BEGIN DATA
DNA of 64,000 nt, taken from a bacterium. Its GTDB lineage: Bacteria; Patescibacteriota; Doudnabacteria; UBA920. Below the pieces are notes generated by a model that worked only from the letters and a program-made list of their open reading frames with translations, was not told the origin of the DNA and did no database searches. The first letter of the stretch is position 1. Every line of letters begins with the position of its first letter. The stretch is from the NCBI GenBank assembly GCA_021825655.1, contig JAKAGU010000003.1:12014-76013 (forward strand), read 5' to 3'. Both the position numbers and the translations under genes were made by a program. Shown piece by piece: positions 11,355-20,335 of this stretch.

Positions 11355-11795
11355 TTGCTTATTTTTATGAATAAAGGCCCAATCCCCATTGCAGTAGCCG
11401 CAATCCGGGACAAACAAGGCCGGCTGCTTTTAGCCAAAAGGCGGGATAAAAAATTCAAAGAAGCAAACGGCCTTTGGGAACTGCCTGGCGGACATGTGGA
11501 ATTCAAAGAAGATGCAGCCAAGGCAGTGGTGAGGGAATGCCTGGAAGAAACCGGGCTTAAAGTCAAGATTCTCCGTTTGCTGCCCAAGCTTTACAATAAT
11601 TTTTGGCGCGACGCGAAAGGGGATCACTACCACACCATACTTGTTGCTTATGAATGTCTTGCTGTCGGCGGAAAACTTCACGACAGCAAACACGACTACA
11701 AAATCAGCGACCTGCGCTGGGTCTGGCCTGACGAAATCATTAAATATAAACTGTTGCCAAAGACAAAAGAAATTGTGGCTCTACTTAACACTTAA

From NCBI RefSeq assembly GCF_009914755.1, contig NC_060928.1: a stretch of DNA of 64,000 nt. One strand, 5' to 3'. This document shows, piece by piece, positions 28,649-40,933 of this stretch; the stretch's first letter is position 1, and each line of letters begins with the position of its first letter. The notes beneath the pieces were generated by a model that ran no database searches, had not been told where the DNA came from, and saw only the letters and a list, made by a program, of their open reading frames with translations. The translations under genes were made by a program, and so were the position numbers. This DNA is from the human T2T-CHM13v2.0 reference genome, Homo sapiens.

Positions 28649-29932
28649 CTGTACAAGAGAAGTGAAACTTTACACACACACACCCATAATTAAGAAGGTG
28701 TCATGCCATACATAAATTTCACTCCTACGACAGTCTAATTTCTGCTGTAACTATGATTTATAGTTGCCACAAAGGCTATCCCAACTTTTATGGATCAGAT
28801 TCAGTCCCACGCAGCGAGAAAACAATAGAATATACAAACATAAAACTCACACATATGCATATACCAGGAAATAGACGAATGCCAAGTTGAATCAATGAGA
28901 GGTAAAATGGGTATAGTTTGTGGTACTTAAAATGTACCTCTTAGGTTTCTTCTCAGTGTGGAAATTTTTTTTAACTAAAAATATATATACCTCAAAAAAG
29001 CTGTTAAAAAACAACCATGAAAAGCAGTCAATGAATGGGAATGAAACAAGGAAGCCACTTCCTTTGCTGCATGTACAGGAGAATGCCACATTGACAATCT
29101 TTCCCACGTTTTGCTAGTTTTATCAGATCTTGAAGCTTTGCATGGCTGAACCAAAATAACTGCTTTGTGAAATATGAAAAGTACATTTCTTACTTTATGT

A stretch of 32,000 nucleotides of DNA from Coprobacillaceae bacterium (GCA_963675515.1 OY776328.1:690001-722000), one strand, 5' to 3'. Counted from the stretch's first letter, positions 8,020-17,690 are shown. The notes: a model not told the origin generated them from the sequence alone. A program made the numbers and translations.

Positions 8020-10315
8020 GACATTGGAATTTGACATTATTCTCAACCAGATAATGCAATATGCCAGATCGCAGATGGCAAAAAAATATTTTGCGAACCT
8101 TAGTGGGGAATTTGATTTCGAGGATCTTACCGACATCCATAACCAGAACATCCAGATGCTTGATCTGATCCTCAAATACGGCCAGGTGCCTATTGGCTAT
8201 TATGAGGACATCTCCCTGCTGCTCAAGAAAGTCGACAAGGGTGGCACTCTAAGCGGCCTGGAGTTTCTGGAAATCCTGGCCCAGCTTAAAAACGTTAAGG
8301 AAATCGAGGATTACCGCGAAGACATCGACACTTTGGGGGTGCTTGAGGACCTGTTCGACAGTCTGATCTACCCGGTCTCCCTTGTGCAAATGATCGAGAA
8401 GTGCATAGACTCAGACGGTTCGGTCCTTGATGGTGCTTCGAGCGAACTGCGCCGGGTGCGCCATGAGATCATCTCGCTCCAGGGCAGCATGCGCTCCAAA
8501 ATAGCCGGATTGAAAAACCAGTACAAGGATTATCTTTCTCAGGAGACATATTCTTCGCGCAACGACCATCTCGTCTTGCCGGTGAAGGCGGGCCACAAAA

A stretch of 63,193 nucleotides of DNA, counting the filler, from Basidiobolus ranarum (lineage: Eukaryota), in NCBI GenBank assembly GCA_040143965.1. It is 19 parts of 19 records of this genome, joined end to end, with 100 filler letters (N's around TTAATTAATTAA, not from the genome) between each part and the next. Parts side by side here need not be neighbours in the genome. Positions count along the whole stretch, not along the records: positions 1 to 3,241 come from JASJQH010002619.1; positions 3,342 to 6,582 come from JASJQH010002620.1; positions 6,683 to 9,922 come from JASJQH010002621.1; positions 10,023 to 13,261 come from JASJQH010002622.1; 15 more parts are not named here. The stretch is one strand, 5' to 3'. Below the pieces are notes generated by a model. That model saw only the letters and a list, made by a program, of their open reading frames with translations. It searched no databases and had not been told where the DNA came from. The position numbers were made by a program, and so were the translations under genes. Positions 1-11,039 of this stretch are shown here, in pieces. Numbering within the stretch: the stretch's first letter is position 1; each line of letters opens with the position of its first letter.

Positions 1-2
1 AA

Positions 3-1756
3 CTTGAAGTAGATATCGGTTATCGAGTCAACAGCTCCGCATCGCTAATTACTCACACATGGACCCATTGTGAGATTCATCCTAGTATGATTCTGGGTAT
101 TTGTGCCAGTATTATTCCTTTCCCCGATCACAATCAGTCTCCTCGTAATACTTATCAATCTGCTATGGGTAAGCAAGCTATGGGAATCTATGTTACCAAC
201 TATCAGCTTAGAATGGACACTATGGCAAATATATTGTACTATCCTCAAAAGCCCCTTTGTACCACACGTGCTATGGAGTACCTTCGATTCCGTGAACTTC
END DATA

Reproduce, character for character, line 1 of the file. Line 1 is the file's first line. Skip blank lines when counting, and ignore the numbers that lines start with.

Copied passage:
DNA of 64,000 nt, taken from a bacterium. Its GTDB lineage: Bacteria; Patescibacteriota; Doudnabacteria; UBA920. Below the pieces are notes generated by a model that worked only from the letters and a program-made list of their open reading frames with translations, was not told the origin of the DNA and did no database searches. The first letter of the stretch is position 1. Every line of letters begins with the position of its first letter. The stretch is from the NCBI GenBank assembly GCA_021825655.1, contig JAKAGU010000003.1:12014-76013 (forward strand), read 5' to 3'. Both the position numbers and the translations under genes were made by a program. Shown piece by piece: positions 11,355-20,335 of this stretch.